By Thomas Palmer

For the next few weeks, we will take a look at the life of a former Galionite whose name you have likely heard because of a clothing company he established over a century ago.

The man’s name was Henry D. Lee.

1869 map of Windsor County, Vermont showing farm of A. Mosher

All good tales have an interesting place of beginning — be it Hobbiton in Lord of the Rings, Kansas in the Wizard of Oz, or Privet Drive in the Harry Potter book series.

The life story of Henry David Lee began about 1849 in Randolph, Vermont. It is thought that his parents, tailor Michael Lee and his wife Margaret (or Mary) Ann Cunningham, were Irish immigrants. After marrying in 1836, the couple had at least ten children before Michael’s untimely death when Henry was three years old. 1 2

What happened next for young Henry is the point of some conjecture. With so many children, life for the young widow Lee was certain to have been difficult, and as a result Henry may have been “farmed out” to work for a family with the surname Mosier. 3 The 1860 census does show a 12-year-old Henry Lee living with Alanson and Azoliah “Mosher” on a nearby farm (see map image above). While no occupation is listed for the young man, he is recorded after Mosher family members and right before a 70 year old family servant.

Students of Galion history may well note some parallels between the disadvantaged early years of young Henry and a certain William Montgomery Brown. Once each reached adulthood, however, their lives took very different paths.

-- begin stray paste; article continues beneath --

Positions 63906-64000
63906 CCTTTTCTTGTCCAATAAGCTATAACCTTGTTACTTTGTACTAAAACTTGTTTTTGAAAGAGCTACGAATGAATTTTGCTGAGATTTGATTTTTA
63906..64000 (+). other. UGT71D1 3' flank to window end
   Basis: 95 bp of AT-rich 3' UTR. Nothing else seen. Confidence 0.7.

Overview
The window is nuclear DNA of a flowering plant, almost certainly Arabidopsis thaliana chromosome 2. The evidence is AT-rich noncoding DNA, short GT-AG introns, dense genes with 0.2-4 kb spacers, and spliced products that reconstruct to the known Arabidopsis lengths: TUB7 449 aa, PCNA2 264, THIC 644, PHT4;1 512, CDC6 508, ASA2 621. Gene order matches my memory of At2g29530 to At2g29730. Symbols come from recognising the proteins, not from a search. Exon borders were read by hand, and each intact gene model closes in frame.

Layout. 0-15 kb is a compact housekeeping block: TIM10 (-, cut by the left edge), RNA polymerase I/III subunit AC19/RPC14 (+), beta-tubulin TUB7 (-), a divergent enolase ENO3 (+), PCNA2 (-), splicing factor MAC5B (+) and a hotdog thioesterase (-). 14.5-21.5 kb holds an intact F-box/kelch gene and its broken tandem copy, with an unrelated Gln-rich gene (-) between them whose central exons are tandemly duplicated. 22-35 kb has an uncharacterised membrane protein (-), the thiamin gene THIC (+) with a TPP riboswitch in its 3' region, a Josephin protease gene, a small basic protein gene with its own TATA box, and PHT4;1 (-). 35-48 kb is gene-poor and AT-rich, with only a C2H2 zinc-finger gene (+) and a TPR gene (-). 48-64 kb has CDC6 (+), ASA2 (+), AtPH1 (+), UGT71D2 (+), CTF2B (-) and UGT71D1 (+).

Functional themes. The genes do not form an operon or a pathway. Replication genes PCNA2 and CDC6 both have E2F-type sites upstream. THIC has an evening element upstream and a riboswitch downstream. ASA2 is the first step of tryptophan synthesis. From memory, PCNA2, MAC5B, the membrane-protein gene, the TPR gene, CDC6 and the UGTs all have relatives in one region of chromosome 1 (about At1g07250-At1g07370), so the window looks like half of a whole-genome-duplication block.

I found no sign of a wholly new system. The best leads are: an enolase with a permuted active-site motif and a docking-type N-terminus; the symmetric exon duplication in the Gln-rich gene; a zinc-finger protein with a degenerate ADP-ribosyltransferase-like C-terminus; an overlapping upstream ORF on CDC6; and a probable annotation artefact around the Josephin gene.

At some point in the 1860s Henry is said to have moved to nearby Tunbridge, Vermont with just $1.50 in his pocket, having been “released” from the Moshers. He attended school and was offered a teaching position, but that was not his plan. 4 Instead, he set out to gain new experiences and opportunities in far-flung Ohio.

The patterns of American migration were hard wired throughout much of the 19th century. When enterprising young men came of age (women, of course, had fewer options at the time), they often turned and looked west. Why Galion in particular became Henry’s destination is not known.

Some writers have suggested that Henry Lee reached Galion in the early 1870s, but we now know differently. An earlier date must have been the case, as evidenced by his recorded marriage in Galion to Emma L. Colburn on August 2, 1869. 5 Emma was a couple of years older than her husband, and was the daughter of Main Street merchant William Colburn. The 1870 census saw the Lees and Colburns living on West Main Street not far from Public Square.

1870 Census for Galion showing the Colburn and Lee household

While he may have been employed at the time of his marriage, it was likely his marriage to Emma that brought him his first experience with a higher standard of living. Some of William Colburn’s frugality and drive to succeed probably impacted him as well. 6